What would cause imperialism to abandon its goals in Ukraine? Based on the numerous imperialist wars of the last seventy-five years and the immense human suffering that they caused, it seems likely that imperialism will not be deterred by high numbers of civilian casualties. History has demonstrated two factors that can stop imperialist wars that are relevant here: first, the breakup of the inter-imperialist war alliance; and secondly, popular resistance in the imperial centers. But it will take time for these factors to appear.
The analysis by the global Left of the situation in Ukraine suggests that, in the probable event that the war will continue for months or years, the European governments should emerge to oppose the war, in accordance with their interests in a multilateral imperialism, as distinct from the U.S.-directed imperialism; and their interest in peace and commerce in Europe At the same time, the people in Europe and the United States likely will rise to resist, because of the economic consequences of the sanctions. The Western Left must be prepared for this latter possibility.
As Sarah Flounders noted, it takes courage to protest at the present time, because the first moments of imperialist wars are always the worst, with denunciations of anyone who raises questions about the war. But economic sanctions are disastrous for working people everywhere, and as the people experience the negative consequences of the sanctions, they rise up in rebellion. When they do, we of the Left must be ready with concrete and clear demands and slogans, explaining to the people the imperialist interests behind the war, and what is more, explaining why imperialism is no longer a sustainable policy for the nations of the West, because the geographical and ecological limits of the earth have been reached and overextended, and because the colonized peoples have been in sustained rebellion against colonial structures for 100 years.
If the war in Ukraine continues for weeks and months, the conflict in Ukraine would become what I have elsewhere called a “Moncada event,” taking from the 1953 revolutionary attack on the Moncada barracks, led by Fidel Castro. A Moncada event galvanizes the people, making possible the emergence of a united and powerful revolutionary movement, if there are leaders present who put forth clear, concrete demands and who explain to the people.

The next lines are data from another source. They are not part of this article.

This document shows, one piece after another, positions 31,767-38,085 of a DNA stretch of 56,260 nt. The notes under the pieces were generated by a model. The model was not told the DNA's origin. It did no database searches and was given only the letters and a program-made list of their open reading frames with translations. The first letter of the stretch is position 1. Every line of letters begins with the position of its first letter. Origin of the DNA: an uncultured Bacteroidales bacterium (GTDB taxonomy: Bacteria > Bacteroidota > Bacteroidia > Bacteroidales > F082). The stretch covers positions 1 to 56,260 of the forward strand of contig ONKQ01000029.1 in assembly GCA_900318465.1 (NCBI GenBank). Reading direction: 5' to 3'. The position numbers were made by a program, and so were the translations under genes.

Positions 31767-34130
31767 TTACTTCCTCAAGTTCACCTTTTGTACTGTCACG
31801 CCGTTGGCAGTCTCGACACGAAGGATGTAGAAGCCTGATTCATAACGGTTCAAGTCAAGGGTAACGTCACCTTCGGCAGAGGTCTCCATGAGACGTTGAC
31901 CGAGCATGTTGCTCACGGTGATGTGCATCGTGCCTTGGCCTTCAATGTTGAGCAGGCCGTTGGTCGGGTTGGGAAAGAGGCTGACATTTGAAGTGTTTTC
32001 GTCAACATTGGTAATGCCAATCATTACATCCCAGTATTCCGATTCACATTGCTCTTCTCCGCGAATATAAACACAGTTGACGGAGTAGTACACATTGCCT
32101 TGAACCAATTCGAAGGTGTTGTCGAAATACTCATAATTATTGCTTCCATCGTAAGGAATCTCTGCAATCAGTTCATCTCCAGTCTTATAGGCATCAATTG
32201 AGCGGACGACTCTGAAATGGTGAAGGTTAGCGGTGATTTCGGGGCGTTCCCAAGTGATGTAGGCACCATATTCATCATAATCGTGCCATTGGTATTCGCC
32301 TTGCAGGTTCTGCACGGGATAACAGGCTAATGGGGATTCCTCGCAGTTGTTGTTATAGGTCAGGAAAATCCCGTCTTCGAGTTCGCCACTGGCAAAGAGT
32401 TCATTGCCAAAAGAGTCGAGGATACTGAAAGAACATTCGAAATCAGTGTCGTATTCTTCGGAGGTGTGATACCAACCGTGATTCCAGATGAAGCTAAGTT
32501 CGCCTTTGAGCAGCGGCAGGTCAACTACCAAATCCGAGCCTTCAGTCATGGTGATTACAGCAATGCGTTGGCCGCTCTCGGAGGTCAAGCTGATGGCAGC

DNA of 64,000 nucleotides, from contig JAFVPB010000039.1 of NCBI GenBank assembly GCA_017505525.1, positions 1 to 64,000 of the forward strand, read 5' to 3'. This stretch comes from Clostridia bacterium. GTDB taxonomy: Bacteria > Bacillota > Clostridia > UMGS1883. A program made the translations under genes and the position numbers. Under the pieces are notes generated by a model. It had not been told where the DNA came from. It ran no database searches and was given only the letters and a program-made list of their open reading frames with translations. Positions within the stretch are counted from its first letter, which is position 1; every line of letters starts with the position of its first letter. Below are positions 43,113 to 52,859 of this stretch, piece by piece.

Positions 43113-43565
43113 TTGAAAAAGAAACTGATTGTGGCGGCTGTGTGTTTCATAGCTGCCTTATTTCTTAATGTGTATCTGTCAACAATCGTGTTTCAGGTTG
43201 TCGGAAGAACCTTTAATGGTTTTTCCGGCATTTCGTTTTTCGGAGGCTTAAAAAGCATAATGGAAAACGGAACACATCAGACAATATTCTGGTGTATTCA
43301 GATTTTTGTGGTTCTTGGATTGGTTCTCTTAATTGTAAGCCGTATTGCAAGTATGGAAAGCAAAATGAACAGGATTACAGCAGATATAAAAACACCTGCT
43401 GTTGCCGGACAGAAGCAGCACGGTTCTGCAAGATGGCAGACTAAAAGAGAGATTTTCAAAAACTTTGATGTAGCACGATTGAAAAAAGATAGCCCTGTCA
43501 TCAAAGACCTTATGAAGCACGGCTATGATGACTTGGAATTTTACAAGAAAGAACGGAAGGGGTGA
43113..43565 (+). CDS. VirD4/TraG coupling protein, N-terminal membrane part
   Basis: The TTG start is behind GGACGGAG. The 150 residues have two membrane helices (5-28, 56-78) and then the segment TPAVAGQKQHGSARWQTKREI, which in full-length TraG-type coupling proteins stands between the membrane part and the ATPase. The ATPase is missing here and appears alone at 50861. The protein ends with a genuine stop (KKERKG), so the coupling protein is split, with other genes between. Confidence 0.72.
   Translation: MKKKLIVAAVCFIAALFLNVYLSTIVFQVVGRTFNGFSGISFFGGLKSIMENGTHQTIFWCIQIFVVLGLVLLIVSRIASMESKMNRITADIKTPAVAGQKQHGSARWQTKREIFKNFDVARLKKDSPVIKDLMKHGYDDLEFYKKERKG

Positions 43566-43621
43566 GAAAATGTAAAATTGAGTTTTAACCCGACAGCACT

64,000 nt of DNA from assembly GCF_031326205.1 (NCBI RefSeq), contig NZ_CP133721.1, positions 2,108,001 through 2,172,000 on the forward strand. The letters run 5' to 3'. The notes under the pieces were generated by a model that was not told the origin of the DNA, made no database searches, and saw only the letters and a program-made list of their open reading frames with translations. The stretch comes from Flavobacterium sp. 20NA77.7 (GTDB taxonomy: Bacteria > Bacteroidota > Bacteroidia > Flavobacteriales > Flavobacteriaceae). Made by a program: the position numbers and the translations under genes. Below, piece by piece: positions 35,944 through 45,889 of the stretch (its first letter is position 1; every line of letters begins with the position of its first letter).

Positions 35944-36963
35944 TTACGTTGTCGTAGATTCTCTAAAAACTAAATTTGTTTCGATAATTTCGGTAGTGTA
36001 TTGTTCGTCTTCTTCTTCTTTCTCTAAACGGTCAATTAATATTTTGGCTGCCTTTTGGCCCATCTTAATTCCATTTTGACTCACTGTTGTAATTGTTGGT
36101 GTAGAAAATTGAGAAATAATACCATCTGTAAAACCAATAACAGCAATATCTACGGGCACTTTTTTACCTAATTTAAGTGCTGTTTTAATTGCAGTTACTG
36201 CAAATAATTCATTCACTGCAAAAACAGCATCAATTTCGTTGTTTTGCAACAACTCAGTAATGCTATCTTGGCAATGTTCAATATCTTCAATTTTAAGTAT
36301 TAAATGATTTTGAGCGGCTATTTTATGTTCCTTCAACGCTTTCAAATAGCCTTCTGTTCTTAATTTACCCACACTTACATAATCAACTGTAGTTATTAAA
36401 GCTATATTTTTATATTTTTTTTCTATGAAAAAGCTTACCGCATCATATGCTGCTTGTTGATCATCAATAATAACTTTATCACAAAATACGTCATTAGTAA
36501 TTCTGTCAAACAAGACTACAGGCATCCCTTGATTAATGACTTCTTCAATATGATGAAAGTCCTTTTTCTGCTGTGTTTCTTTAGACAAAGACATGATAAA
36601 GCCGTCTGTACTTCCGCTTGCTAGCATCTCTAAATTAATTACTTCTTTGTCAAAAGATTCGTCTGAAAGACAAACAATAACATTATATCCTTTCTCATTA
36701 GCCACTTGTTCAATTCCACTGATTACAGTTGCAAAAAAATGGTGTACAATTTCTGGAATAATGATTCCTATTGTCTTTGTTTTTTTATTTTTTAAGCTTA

The financial crisis of 2008 was such a Moncada moment, and the people and leaders put forth the concept of the 99%, a clear formulation of the state of affairs, and a formulation that constituted a threat to the 1%. But the leaders were not prepared to nullify the ideological counterrevolution, characterized by an intensification of identify politics and the dissemination of Critical Race Theory and questions of sexual identity, distracting the people and stoking divisions among them, resulting in the casting aside of the concept of the 99%.
We intellectuals of the global Left must work to send forth leaders capable of explaining to the people their interests in this possible new Moncada moment provoked by the desperate aggression of U.S. imperialism in decadence.
If popular rebellion emerges, we should keep in mind the inherent limitations of mass protests. They are good for attracting attention to causes and slogans, but they are not so good at explaining, especially since the mainstream media has much to say in their dissemination. We need to develop structures of people’s education, disseminating pamphlets with respect to relevant issues (as did the American revolutionaries in the 1760s and 1770s) and organizing local educational sessions of discussion and dialogue focused on the pamphlets.
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The International Manifesto Group has written a socialist manifesto, “Through Pluripolarity to Socialism.” The Group invites all who agree with its broad thrust to sign it, to encourage colleagues and comrades to sign, and to encourage progressive organizations to discuss it. You can find the manifesto here.